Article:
We discussed in our previous article that preliminary investigation results in either the dismissal of the complaint for want of probable cause, or the filing of an Information in court.
In either scenario, one might be wondering if the outcome is fait accompli, or if parties still have remedies available to them.
The remedy of a motion for reconsideration is available to any of the parties.
Such motion is considered part of due process in the preliminary investigation; however, only one motion for reconsideration shall be allowed.
If notwithstanding the motion for reconsideration, the investigating prosecutor upholds the adverse resolution, the parties may file an appeal with the Secretary of the Department of Justice (DOJ) under DOJ Circular 70 of 2000 or the NPS Rule on Appeal.
Under this Rule, appeals from resolutions of the Chief State Prosecutor, Regional State Prosecutors and Provincial/City Prosecutors in cases subject of preliminary investigation or reinvestigation may be brought to the Secretary of Justice within 15 days from receipt of the resolution, or of the denial of the motion for reconsideration/reinvestigation.
The review rests on the discretion of the Secretary of Justice.
The latter may dismiss the petition outright if there is failure to comply with the requirements set out in the Rule, or if the petition is patently without merit or manifestly intended for delay, or when the issues raised therein are too unsubstantial to require consideration.
Unless the Secretary of Justice directs otherwise, the appeal shall not hold the filing of the corresponding information in court but the appellant and the trial prosecutor shall see to it that, pending resolution of the appeal, the proceedings in court are held in abeyance (Section 9, NPS Rule on Appeal).
In case the information has already been filed in court, a copy of the motion to defer proceedings filed in court must also accompany the petition.
If the accused had already been arraigned, the petition for review shall not be given due course by the Secretary of Justice (Section 7, NPS Rule on Appeal).
One may be wondering, what effect does the filing of the petition for review have on the criminal case, assuming the accused has not yet been arraigned prior to its filing? Section 11 (c), Rule 116 of the Revised Rules of Criminal Procedure provides that upon motion by the proper party, the arraignment shall be suspended if a petition for review of the resolution of the prosecutor is pending at either the Department of Justice, or the Office of the President; provided, that the period of suspension shall not exceed 60 days counted from the filing of the petition with the reviewing office.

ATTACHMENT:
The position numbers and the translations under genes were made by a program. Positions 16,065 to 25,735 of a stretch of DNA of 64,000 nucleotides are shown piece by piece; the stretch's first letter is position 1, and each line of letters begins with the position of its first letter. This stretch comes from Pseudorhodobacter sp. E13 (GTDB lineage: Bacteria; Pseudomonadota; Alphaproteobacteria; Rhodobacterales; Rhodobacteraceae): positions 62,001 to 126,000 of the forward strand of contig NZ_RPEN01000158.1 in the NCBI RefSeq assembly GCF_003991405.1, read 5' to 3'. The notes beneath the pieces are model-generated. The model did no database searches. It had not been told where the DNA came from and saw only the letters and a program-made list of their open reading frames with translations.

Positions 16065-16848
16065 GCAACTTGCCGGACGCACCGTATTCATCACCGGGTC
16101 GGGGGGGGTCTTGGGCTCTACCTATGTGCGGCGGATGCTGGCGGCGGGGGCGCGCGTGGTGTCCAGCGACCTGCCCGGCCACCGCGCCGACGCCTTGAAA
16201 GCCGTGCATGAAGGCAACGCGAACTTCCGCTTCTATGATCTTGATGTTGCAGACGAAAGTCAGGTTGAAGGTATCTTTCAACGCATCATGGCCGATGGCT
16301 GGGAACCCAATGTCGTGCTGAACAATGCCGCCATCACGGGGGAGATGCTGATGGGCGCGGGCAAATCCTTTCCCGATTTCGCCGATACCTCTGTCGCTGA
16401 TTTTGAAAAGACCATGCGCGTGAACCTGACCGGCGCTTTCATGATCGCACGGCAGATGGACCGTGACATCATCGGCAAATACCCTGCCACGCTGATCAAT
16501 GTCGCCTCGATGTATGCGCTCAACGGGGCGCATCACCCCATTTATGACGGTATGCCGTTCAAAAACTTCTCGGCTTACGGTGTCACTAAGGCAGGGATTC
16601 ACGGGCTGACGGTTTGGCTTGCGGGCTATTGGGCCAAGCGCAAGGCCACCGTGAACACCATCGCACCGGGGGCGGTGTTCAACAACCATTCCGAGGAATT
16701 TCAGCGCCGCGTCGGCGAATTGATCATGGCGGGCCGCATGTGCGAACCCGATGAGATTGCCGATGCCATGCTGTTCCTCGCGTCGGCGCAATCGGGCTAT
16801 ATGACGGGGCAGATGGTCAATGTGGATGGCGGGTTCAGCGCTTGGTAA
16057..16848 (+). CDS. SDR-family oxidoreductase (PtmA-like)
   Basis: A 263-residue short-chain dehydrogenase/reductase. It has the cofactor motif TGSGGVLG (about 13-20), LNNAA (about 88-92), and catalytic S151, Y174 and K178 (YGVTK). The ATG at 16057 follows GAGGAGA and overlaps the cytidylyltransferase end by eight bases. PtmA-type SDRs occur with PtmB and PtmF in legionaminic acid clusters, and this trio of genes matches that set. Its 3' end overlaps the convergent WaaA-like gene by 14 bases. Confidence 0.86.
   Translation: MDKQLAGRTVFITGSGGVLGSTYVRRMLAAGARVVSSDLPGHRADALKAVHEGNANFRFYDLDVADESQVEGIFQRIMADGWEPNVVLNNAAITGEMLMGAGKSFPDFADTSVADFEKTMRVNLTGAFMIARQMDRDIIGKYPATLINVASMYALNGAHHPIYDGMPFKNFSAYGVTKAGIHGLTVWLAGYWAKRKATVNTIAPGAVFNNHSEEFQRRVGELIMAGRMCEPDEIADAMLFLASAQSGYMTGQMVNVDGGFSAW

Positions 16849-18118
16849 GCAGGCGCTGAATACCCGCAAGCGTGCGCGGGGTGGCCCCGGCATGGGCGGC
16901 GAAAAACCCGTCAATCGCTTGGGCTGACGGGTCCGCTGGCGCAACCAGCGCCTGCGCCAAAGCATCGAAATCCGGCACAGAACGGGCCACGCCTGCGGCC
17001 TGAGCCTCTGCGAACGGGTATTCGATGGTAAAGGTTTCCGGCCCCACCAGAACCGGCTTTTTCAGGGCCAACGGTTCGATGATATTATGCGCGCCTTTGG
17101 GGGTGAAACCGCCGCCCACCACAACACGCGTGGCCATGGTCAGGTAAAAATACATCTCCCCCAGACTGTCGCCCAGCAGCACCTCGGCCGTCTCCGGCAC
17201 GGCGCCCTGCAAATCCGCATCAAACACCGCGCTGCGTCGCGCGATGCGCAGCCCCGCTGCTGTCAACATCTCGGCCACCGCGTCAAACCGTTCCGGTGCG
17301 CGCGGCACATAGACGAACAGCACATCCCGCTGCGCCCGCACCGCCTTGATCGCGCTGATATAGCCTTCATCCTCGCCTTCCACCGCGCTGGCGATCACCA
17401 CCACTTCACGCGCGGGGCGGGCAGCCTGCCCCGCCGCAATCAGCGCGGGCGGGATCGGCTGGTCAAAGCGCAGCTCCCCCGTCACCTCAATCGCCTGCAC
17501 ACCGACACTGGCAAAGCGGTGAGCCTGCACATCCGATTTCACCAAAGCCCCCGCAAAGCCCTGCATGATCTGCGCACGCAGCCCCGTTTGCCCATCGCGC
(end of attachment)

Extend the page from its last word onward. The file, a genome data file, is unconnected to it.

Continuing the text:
The Supreme Court has explained that while the pendency of a petition for review with the Secretary of Justice is a ground for suspension of the arraignment, the deferment of the arraignment is limited to a period of 60 days as provided in Rule 116.
It follows, therefore, that after the expiration of said period, the trial court is bound to arraign the accused or to deny the motion to defer arraignment (Samson vs Judge Daway, GR 160054-55, 21 July 2004).
The petition for review does not warrant an indefinite suspension of the proceedings in the trial court.
As ruled in the case of Ledesma vs Court of Appeals (GR 113216, 5 September 1997), such deferment or suspension, however, does not signify that the trial court is ipso facto bound by the resolution of the Secretary of Justice. Jurisdiction, once acquired by the trial court, is not lost despite a resolution by the Secretary of Justice to withdraw the information or to dismiss the case.
As held in the landmark case of Crespo vs Mogul (GR L-53373, 30 June 1987), once an Information has been filed in court, the court is the best and sole judge on how to dispose of the criminal case. Whether the accused had been arraigned or not and whether there is a review by the Secretary of Justice resulting in a motion to dismiss filed with the Court, the Court may either grant the motion or proceed with the criminal case. The Court is the best and sole judge on what to do with the case before it.
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